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2009 Ford Ranger Wildtrak – Car Review

by Brad Leach -

  • PRICE RANGE: $48,990 - $50,990*
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  • Fuel Consumption:  9.3L/100km
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During the week a Ranger Wildtrak graced the Car Showroom garage just about every 'tradie' we know made an excuse to call in and check out Ford's top truck.

Painted in 'Winning Blue' with orange details and sitting on bold 18-inch alloy wheels, the Wildtrak certainly turned heads, and based on the reactions from our 'tradie' mates, it seems Ford has nailed the specifications demanded by its target market.

What You Get

While entry-level Ranger models target commercial buyers, the Wildtrak is kitted with a range of luxury features designed for both work and recreation.

Based on the 3.0-litre diesel Crew Cab (four-door) four-wheel-drive Ranger, the Wildtrak provides Ford with a formidable vehicle in a market niche vacated by Toyota with the demise of the TRD Hi-Lux.

The Wildtrak is no shrinking violet and we like its in-your-face styling.

Under The Hood

In other Ranger models you can choose a 2.4-litre diesel engine, but the Wildtrak comes with the 3.0-litre TDCI turbo-diesel that delivers 115kW of power and a meaty 380Nm of torque.

One of the new generation of common rail high-pressure direct injection diesels - the high-pressure injection improves fuel economy and reduces exhaust emissions - the 3.0-litre TDCI returns fuel economy as low as 9.5l/100kms and CO2 emissions of 250g/km.

We tested a Wildtrak with the optional five-speed automatic transmission (five-speed manual is standard).

Drive is to the rear wheels via a limited-slip differential and the two-mode 4x4 system has a shift on the fly mechanism. We liked the simple center console selector switch for the all-wheel-drive operation (high and low range).

The Interior

It's inside that Wildtrak stamps its mark as a recreational truck. The nicely finished Alcantara leather seats with embroidered Wildtrak logos look great, the steering wheel and gear lever also get leather, there is air-conditioning, power windows, nice carpet and floor mats plus a six CD in-dash audio system (Bluetooth phone connectivity is optional).

A center seat belt in the rear gives the Wildtrak five-person capability but - as with most Crew Cab utes - the boys from the football or basketball club wouldn't be keen on a long ride in the rear.

To help your weekend adventures, the Wildtrakk scores a center console Multi Meter which has a compass and also graphics which show the angle of the truck for steep hill climbs and descents.

We're keen on our utes here at Car Showroom and in our view, the Wildtrak is the best-presented ute interior we've seen since the TRD Hi-Lux. With its dual-range 4x4 capability, the radical Ranger shapes up well for weekend off-road requirements like water sports and dirt bikes.

Exterior & Styling

We've only seen the Wildtrak in 'Winning Blue' paintwork and were pleased this was the color Ford delivered to us - it looks great.

As well as those tough 18-inch alloy wheels, the Wildtrak gains a unique aerodynamic sports bar, lots of chrome on the front grille and exterior mirrors (with integrated LED turn indicators and puddle lamps), fog lights, aluminium side steps and roof bars and a stainless steel rear step bumper.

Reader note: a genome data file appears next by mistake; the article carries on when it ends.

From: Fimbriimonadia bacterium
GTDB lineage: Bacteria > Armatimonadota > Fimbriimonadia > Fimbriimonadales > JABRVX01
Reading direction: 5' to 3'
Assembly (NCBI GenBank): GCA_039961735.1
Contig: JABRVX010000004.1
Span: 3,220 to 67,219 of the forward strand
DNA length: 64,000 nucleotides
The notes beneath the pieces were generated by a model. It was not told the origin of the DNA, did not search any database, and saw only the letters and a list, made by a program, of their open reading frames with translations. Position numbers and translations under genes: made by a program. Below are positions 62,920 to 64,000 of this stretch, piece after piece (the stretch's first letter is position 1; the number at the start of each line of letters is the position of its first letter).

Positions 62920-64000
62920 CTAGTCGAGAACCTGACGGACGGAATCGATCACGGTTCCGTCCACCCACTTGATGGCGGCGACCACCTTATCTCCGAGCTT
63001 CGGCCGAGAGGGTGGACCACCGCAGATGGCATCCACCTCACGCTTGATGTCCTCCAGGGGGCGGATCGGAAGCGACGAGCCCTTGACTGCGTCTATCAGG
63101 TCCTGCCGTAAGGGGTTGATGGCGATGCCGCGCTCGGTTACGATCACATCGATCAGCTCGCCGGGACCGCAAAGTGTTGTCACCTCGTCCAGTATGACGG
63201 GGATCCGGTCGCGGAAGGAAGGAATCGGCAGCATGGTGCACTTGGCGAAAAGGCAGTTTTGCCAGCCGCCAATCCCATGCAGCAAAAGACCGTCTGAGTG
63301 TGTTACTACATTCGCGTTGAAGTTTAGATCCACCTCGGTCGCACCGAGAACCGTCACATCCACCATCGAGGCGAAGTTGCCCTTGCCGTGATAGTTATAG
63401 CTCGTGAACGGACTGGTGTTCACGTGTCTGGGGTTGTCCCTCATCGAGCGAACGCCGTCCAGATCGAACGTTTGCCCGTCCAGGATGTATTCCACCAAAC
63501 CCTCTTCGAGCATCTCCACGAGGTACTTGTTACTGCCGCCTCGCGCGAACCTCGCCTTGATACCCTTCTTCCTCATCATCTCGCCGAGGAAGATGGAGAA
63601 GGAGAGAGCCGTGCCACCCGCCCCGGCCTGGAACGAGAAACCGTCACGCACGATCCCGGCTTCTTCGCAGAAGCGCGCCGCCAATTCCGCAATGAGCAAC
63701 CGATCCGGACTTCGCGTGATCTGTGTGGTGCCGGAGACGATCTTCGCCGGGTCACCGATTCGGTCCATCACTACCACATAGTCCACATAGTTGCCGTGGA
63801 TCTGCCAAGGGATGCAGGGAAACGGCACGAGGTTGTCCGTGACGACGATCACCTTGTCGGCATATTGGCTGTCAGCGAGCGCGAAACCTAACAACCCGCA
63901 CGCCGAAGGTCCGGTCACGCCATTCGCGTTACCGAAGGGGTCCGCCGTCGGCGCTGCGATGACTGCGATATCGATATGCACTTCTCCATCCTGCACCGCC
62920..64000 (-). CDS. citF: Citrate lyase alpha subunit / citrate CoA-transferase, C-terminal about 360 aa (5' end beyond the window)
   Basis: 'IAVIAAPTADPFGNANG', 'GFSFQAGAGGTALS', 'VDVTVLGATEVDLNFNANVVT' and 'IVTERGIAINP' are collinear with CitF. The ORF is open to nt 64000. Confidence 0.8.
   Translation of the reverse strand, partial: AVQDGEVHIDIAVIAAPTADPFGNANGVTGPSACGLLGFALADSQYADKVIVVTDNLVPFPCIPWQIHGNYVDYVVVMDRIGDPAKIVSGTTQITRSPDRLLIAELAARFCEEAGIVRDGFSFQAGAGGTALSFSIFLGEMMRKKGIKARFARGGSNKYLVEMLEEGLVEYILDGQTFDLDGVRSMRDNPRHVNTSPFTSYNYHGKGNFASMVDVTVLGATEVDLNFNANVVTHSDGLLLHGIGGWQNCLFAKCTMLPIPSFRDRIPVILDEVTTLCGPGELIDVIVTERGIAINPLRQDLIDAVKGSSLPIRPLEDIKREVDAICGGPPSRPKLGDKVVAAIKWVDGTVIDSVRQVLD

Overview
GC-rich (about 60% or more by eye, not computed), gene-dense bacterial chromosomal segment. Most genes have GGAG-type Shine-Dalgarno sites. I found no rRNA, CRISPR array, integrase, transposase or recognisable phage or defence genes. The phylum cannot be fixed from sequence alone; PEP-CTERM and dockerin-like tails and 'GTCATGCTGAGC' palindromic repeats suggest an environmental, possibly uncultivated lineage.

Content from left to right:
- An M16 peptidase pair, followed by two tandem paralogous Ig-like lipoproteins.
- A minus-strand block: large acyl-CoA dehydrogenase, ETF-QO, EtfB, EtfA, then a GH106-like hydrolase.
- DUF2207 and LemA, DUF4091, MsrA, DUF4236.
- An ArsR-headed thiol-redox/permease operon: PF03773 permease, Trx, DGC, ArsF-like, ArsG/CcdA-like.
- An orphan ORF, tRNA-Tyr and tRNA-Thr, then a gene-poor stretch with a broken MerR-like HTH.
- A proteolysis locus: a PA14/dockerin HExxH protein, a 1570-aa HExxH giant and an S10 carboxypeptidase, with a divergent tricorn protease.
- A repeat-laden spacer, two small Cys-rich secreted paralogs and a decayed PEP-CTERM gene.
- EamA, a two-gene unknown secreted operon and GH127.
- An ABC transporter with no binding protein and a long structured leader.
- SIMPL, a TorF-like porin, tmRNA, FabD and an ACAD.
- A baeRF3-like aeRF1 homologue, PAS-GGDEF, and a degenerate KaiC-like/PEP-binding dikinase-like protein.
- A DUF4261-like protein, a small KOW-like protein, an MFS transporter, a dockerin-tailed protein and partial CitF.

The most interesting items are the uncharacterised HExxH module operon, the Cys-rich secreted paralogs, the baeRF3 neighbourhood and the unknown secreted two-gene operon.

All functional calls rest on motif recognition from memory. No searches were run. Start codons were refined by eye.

The cargo area gains a clever roller shutter lid with a sturdy lock to keep contents secure and also a bedliner and 12-volt power socket - a setup sure to please dirt bikers, trailer sailors and jetski/waverunner enthusiasts.

And prominent Wildtrak badges remind everyone this isn't your run-of-the-mill Ranger ute.

On The Road

Unfortunately we don't have a wave runner, dirt bike, trailer boat or jetski in the Car Showroom garage…but if we did, we're sure the Wildtrak's one tonne payload and 3,000 kgs towing capacity would be very handy.

We did tackle our test route confidently knowing the Wildtrak comes standard with driver and front passenger airbags and side head/thorax airbags plus a limited-slip differential and ABS anti-lock brakes with Electronic Brakeforce Distribution (EBD).

Front suspension is a double wishbone independent design and the rear provides dual rate semi-elliptic leaf springs.

Ford's 3.0-litre TDCi engine is nicely mated to the five-speed automatic transmission and the Wildtrak accelerates briskly through the gears. Over our mountain roads route the automatic performed well and did not slip into multiple changes up and down the range like some do in those circumstances.


The 3.0-litre TDCi diesel is not the most powerful engine in this segment (but only by a few kWs) and - like all diesels - it's a little noisy first thing on cold mornings.

At speed over our mountain test route, the Wildtrak's 18-inch wheels and tyres provided good grip and turn-in, but we would have liked the power steering to be little less weighted and more direct.

And we suspect Ford's interior designers won't be keen on that old-style t-bar handbrake making it to the next all-new Ranger whenever that appears.

The Competition

With no more TRD Hi-Lux, the Ranger Wildtrak's only direct rival is Mitsubishi's Triton, powered by Mitsubishi's 3.2-litre common rail turbo-diesel, the Triton delivers a slight edge in power (118kW) but with 343Nm can't match the Wildtrak's 380Nm of torque.


Looks the part; nice interior; clever specs


Over-assisted power steering; old-style t-bar handbrake

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